Sanfic Morbido Lab: Titles From ‘History of the Occult’s Cristian Ponce, ‘Huesera’s’ Edher Campos (EXCLUSIVE)
“History of the Occult” director Cristian Ponce, “The Trace We Leave Behind” producer André Pereira and “Huesera” producer Edher Campos all have projects at the 3rd Sanfic Morbido Lab, Sanfic’s genre/fantastic film showcase which looks packed with riches.
Also noticeable, three of the six projects are set to be directed by female genre auteurs – Argentina’s Laura Sánchez Acosta, Spain’s Marta Medina del Valle and French-Spanish screenwriter Elisa Puerto Aubel – as women create an ever larger number of the most exciting elevated genre movies coming out of Spain and Latin America.
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Appropriately enough, given Sanfic takes place in Santiago de Chile, Chile accounts for two projects at the Lab, Daniel Aspillaga’s “Plasma,” a part body horror mockumentary, and Cristián Grez Donoso’s “Magic Word,” turning on an aged and crazed former amusement park actor.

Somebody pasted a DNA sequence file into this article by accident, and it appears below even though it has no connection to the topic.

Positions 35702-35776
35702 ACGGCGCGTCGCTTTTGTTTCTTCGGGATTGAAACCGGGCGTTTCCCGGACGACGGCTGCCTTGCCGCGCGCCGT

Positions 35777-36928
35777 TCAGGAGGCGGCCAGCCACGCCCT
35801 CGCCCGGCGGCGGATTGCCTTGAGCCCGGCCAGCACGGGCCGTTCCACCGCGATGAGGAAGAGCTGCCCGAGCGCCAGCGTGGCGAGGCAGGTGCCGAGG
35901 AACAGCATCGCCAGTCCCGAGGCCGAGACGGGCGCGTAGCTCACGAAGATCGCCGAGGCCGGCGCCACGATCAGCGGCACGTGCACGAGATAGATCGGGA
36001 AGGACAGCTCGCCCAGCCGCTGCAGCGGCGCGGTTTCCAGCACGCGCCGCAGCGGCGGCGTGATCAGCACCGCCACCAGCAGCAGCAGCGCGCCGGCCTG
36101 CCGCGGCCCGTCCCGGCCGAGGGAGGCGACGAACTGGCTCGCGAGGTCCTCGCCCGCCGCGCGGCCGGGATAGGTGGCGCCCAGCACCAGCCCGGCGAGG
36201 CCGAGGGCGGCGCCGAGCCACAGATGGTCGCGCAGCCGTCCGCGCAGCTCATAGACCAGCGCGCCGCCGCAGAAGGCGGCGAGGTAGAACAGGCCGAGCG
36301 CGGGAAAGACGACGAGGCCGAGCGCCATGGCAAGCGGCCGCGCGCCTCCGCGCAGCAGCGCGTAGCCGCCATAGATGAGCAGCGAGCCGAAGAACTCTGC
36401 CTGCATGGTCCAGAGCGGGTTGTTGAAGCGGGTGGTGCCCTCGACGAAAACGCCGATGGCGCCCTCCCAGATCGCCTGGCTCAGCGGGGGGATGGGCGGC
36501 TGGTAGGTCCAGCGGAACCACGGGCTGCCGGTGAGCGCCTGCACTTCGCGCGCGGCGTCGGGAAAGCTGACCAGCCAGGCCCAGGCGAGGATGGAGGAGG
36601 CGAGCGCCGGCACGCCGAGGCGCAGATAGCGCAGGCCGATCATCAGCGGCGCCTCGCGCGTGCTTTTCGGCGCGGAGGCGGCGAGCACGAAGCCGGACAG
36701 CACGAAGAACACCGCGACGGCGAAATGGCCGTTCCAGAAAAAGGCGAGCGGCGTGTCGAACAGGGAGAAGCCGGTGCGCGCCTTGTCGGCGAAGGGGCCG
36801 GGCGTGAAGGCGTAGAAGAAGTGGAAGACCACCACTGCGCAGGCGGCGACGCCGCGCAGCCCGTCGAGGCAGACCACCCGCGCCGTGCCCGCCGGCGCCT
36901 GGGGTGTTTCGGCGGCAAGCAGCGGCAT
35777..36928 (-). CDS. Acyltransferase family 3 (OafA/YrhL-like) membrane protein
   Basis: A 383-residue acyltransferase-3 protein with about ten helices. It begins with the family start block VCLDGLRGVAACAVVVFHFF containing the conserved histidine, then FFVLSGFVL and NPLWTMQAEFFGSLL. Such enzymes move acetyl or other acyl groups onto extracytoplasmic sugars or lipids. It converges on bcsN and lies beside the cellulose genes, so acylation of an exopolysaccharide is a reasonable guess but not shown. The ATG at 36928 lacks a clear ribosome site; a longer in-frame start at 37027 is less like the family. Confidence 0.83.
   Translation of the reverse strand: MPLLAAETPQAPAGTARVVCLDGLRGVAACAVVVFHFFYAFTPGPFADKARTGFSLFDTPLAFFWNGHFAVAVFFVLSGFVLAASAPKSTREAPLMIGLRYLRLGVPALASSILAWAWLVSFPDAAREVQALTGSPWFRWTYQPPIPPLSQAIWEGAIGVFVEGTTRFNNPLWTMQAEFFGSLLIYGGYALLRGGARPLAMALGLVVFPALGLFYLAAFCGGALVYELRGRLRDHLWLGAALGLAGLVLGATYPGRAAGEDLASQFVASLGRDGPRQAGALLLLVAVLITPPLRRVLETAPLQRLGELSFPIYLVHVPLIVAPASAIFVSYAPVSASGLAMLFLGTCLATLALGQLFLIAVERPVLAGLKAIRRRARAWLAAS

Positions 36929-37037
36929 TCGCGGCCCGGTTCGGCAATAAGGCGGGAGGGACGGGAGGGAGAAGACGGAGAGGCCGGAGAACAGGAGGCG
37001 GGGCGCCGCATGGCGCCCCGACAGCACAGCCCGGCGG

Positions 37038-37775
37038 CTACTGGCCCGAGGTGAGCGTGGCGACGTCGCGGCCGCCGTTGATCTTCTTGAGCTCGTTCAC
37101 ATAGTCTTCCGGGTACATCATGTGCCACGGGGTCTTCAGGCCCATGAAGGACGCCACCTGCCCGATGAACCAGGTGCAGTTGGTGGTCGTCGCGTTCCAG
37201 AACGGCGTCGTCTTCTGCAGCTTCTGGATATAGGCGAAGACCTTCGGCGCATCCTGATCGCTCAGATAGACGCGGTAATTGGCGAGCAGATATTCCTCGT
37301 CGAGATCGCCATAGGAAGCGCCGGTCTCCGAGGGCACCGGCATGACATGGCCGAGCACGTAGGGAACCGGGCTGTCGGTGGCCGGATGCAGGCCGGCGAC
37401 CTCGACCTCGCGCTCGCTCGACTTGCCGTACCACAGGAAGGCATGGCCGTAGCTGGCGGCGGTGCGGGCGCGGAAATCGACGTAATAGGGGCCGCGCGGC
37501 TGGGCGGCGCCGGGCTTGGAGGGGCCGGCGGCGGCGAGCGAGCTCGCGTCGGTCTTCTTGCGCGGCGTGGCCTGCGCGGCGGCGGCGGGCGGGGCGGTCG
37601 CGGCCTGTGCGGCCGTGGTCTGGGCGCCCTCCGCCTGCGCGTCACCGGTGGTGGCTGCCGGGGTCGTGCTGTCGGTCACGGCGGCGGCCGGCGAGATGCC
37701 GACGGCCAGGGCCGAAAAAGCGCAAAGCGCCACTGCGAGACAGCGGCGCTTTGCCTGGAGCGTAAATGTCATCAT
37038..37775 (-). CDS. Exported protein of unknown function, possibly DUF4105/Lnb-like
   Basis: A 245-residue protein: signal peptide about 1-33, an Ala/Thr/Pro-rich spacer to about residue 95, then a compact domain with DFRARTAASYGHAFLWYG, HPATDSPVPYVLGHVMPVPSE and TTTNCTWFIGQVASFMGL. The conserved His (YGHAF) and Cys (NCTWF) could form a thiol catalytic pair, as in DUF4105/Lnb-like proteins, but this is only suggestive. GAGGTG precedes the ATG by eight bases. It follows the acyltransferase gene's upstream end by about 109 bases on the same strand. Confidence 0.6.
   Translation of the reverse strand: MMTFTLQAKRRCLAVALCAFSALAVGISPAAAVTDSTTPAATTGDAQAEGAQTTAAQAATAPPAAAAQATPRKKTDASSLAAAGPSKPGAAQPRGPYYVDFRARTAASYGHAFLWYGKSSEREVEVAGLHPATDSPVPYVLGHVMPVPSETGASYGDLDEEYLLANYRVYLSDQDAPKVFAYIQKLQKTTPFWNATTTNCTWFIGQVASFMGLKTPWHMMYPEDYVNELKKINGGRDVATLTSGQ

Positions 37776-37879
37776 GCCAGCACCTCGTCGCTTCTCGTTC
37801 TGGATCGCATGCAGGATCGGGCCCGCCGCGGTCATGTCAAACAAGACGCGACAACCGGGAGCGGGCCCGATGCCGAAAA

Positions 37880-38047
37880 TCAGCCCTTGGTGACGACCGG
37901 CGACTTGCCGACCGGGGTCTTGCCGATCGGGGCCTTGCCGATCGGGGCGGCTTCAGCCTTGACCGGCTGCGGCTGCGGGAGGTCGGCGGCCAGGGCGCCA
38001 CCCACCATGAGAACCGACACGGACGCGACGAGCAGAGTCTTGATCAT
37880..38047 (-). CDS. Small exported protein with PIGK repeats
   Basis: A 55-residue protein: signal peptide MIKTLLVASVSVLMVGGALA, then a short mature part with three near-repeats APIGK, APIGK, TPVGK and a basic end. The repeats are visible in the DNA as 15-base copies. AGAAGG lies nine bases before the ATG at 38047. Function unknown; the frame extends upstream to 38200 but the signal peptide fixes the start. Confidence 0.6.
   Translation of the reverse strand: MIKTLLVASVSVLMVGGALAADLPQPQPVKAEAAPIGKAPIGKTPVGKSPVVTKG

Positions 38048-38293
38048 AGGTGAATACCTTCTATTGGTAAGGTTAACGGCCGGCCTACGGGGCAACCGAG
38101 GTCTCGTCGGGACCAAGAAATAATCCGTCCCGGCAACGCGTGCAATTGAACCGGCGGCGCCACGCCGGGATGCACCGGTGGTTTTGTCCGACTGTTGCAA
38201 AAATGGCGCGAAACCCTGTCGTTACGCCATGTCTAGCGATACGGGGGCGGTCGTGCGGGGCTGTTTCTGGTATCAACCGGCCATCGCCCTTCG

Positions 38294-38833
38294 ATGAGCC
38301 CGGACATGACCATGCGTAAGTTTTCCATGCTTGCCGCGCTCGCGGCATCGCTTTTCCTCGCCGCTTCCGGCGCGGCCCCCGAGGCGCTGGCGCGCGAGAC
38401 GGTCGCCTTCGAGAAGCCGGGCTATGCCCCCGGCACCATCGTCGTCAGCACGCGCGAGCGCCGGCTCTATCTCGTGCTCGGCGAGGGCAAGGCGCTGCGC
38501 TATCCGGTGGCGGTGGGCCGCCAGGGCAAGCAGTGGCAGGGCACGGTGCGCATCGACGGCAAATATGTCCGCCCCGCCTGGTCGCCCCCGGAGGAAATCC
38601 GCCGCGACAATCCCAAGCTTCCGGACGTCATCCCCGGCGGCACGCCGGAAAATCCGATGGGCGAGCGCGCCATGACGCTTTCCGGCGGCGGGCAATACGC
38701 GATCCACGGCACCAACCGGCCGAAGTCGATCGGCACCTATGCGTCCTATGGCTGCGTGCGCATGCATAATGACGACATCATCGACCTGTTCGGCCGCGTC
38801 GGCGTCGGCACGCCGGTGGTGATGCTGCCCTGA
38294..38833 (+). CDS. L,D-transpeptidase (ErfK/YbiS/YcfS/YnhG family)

The potential impact of projects is underscored by recent events. On “A Mother’s Embrace,” Pereira at Brazil’s Lupa Filmes – whose “The Trace We Leave Behind” was the highest-grossing Brazilian horror movie in the last 30 years, – produces Ponce, whose “History of the Occult” was the highest rated horror for Letterboxd’s 2021 Year in Review.
Campos , producer of Cannes Festival winners “Leap Year” and “La Jaula de Oro,” produced “La Huesera,” acquired by XYZ Films for U.S. theatrical release.
Many projects draw a bigger social picture.
“’Caw’ is a film in which fantasy and genre are not simply tools to tell and preserve folkloric myths and aboriginal monsters but also expose, criticize and denounces an urgent reality in northeastern Argentina: Kidnapping and human trafficking,” said Sánchez Acosta.
“I was raised in Soria, the most depopulated region in Spain, a demographic desert. Many villages are abandoned today. Are we the modern ghosts of these ghost stories?” asks Medina del Valle.